Swedish police said a Molotov cocktail was thrown at a mosque in Uppsala, on January 1, 2015
Stockholm (AFP) - Swedish police launched a manhunt Thursday after the third arson attack against a mosque in a week, amid growing tensions over the rise of a far right anti-immigration movement.
"People saw a man throwing something burning at the building," police in Uppsala said in a statement, adding that the mosque in eastern Sweden did not catch fire and that the suspect had left behind "a text on the door expressing contempt for religion."
A police spokesman told Swedish news agency TT that the burning object was a Molotov cocktail and that no one was in the building at the time.
Sweden's Islamic Association posted a photograph online of the main door of the mosque, which was emblazoned with the slogan "Go home Muslim shit".
The police were alerted by passers-by, who reportedly witnessed the attack at around 0430 GMT.
"The crime has been classed as attempted arson, vandalism and incitement to hatred," the police said, appealing for witnesses to come forward.
Thursday's attack in Sweden's fourth-largest city came just three days after a late-night blaze at a mosque in Esloev in the south, which police suspect was also arson.
On Christmas Day, five people were injured when a petrol bomb was thrown through the window of a mosque in Eskilstuna, east of the capital Stockholm.
Sweden's leftist Prime Minister Stefan Loefven led condemnation of the latest attack.
"The most important thing now is that everyone distances themselves from this," he told TT.
"In Sweden no one should have to be afraid when they practice their religion," he added, saying the government would increase funding for securing places of worship.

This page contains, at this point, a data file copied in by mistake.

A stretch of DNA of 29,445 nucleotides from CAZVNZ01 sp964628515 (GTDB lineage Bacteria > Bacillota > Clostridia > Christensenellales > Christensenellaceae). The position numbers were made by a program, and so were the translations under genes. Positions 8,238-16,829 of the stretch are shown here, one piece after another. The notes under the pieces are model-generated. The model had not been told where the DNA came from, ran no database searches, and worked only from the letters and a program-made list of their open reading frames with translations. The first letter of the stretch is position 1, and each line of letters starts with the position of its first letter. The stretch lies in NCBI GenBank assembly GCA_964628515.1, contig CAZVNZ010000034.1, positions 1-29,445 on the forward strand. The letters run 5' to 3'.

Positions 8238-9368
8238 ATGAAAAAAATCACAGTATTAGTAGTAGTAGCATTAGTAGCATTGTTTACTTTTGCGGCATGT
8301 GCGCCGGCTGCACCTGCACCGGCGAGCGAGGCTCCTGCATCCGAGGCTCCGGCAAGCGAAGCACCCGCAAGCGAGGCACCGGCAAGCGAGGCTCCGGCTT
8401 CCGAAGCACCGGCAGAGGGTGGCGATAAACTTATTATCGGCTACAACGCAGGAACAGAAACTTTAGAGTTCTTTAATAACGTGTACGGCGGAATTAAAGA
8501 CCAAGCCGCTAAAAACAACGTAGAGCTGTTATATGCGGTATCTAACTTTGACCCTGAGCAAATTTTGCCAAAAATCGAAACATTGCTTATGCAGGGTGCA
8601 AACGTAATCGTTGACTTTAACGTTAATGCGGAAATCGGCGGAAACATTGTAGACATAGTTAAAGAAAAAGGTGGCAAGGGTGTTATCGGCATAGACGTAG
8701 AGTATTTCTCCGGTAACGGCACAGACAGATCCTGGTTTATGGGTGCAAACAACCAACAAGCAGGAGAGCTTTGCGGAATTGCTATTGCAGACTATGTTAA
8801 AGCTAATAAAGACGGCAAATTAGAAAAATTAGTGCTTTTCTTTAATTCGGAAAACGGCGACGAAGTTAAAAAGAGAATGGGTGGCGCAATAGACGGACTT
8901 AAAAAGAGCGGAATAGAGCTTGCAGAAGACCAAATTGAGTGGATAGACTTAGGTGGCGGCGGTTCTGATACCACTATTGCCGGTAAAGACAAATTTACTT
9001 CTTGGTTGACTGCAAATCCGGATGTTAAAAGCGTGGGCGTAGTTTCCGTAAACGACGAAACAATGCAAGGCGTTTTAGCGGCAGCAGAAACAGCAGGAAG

- 'People are afraid' -
According to the anti-racism magazine Expo, there have been at least a dozen confirmed attacks on mosques in Sweden in the last year and a far larger number are believed to have gone unreported.
"People are afraid, they fear for their safety," Mohammad Kharraki a spokesman for Sweden's Islamic Association told AFP.
"We've seen through history that people use violence as a way of polarising society against minorities."
The attacks come as debate intensifies in Sweden over immigration and the integration of asylum seekers in the traditionally tolerant Nordic country, which is expected to receive more than 100,000 asylum applications this year, breaking all previous records.
Last month the far right Sweden Democrats -- which doubled its support to 13 percent in September elections -- came close to bringing down the left-green government over its liberal refugee policies. The party's support in opinion polls has risen to around 16 percent.
However in a last minute agreement on December 27, the government and centre right opposition parties cut a deal effectively denying the Sweden Democrats influence over major policy -- including over immigration.
Kharraki said the arson attacks could be carried out by "Sweden Democrats people who are angry because they've been pushed aside."
"They think Muslims are the problem," he said, while "mainstream political parties have taken a stand against racism and Islamophobia."
However, a spokesman for the Sweden Democrats said there was no reason to consider the attacks to be politically motivated.
"This is not political, it's criminal. It's criminals doing this and it's a police matter, not a political question," said Henrik Vinge.
"This type of violence is something we take very seriously.... It's unacceptable of course."
Muslim groups have called on politicians to join vigils in several cities around the country Friday to show their opposition to racially-motivated violence.